The scope of "Windows to the Universe" spans the Space science discipline, with additional components from the Earth sciences including aspects of geodynamics, and atmospheric and oceanic composition and dynamics. There are numerous data bases within the scope of the CAN which will be utilized in this project. These data sets include, but are not limited to, data obtained during the Voyager 1 and 2, Galileo, Pioneer Venus, Magellan, Viking, Dynamics Explorer 1 and 2, Pioneer 10 and 11, ISEE 1, 2, and 3, IMP 8, Skylab, Helios 1 and 2, COBE, ROSAT, IUE, Yohkoh, and IRAS missions. These as well as other data bases which may be utilized for this project are available through the Space Science Data Operations Office, (SSDOO) headed by our Co-I, Dr. James Green. Hubble Space Telescope and Clementine images will be obtained via ftp access over the Internet. Data pertaining to various aspects of geodesy and geodynamics can also be obtained electronically over the Internet or on CD-ROM from a variety of sources, including the USGS. Sample resources include the National Earthquake Information System at USGS, the Incorporated Research Institutes for Seismology Gopher System, the National Geophysical Data Center Global Topography and Bathymetry CD-ROM, and the Space Radar Laboratory-1 Synthetic Aperature Radar Images. Virtually all data sets to be used in this effort are free or will be provided to us at no charge by the SSDOO. During the first six months of project funding, a detailed three-year plan for structured and scalable development of "Windows to the Universe" will be developed, including a complete list of the data bases, images, and measurements to be used.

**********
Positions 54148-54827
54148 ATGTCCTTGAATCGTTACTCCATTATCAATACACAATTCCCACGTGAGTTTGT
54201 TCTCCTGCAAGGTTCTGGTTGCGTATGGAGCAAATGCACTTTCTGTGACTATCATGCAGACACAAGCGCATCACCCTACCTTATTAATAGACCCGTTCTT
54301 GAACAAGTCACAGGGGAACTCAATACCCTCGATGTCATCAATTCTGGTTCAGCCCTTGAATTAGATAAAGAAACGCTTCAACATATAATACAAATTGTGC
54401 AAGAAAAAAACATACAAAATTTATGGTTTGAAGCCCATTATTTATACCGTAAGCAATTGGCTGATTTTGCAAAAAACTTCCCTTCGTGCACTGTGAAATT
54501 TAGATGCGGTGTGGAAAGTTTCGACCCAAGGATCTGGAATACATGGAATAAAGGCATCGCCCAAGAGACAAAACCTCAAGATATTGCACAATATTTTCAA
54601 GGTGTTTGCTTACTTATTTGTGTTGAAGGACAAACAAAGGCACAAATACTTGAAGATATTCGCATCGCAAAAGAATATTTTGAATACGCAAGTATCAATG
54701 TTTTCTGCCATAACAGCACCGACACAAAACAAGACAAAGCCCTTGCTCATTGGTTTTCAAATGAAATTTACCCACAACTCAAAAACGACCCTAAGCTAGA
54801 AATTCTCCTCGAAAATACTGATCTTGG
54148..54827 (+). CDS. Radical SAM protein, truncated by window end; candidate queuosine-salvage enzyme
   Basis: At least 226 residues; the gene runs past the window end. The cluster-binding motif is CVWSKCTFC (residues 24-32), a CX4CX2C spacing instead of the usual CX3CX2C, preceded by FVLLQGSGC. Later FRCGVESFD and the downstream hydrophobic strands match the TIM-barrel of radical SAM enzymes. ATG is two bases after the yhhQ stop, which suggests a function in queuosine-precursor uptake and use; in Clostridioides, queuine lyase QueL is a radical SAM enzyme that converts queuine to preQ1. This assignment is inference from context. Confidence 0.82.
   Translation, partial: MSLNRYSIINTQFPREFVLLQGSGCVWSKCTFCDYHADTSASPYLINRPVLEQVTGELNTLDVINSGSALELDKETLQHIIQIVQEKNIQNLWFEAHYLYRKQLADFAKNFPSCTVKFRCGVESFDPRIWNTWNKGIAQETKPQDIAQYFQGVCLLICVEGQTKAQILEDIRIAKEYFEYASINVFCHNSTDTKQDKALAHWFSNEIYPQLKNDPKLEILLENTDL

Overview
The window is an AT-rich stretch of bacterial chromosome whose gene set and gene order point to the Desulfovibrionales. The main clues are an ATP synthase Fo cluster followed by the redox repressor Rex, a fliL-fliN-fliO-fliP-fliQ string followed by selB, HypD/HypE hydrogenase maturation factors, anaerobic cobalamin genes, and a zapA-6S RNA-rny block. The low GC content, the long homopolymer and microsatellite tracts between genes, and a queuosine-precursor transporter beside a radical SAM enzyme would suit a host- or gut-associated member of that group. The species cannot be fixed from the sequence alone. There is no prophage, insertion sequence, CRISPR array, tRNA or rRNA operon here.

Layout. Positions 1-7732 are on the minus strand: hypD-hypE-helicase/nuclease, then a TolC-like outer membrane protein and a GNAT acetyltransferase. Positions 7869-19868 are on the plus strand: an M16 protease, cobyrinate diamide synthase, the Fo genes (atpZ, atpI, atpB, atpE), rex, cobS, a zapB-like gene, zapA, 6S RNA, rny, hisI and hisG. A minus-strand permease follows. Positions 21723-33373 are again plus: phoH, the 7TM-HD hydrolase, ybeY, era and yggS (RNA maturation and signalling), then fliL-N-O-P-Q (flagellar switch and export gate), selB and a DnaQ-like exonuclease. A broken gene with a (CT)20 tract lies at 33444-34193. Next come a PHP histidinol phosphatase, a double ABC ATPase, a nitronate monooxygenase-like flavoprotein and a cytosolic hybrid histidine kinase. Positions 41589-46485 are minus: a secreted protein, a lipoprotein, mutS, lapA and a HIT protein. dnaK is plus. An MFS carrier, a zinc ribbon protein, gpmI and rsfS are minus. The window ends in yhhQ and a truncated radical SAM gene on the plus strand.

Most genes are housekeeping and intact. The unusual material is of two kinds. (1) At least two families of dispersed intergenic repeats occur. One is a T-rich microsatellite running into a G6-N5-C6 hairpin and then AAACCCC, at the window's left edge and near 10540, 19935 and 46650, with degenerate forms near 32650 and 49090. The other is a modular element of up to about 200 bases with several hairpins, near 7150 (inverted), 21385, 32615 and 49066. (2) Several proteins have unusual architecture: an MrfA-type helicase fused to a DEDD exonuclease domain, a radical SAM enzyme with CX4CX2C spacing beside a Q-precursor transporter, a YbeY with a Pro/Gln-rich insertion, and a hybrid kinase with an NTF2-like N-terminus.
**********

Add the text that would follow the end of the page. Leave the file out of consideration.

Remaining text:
There is also a great deal of data available at various stages of processing ranging from raw, unprocessed measurements of ion velocities to hourly averaged solar wind magnetic field and plasma data (the OMNI data set). These data include measurements of numerous physical parameters. We will incorporate graphical representations of appropriate data selected from these sources to illustrate aspects of the scientific results obtained from remote sensing and in situ measurements. In addition, relevant results in the scientific literature will be explained and referenced, and graphics from these studies will be included where appropriate with the permission of the authors. In addition to Dr. Green, participants in this study have unique access to specific data sets or models which may be used in "Windows to the Universe". Dr. Johnson has extensive experience with models of the magnetosphere-ionosphere-atmosphere [Johnson and Virdi, 1991, Killeen et al., 1993]. Dr. Clarke is a scientist on the Hubble Space Telescope team. Dr. Linker is an expert in magnetospheric as well as solar magnetohydrodynamic simulations [Linker et al., 1991; Linker et al., 1992]. Finally, Dr. Alexander and Mr. Clarke are both members of the Galileo spacecraft team, and provide unique insight to measurements which will be obtained during the Jovian encounter phase of the mission scheduled for December of 1995.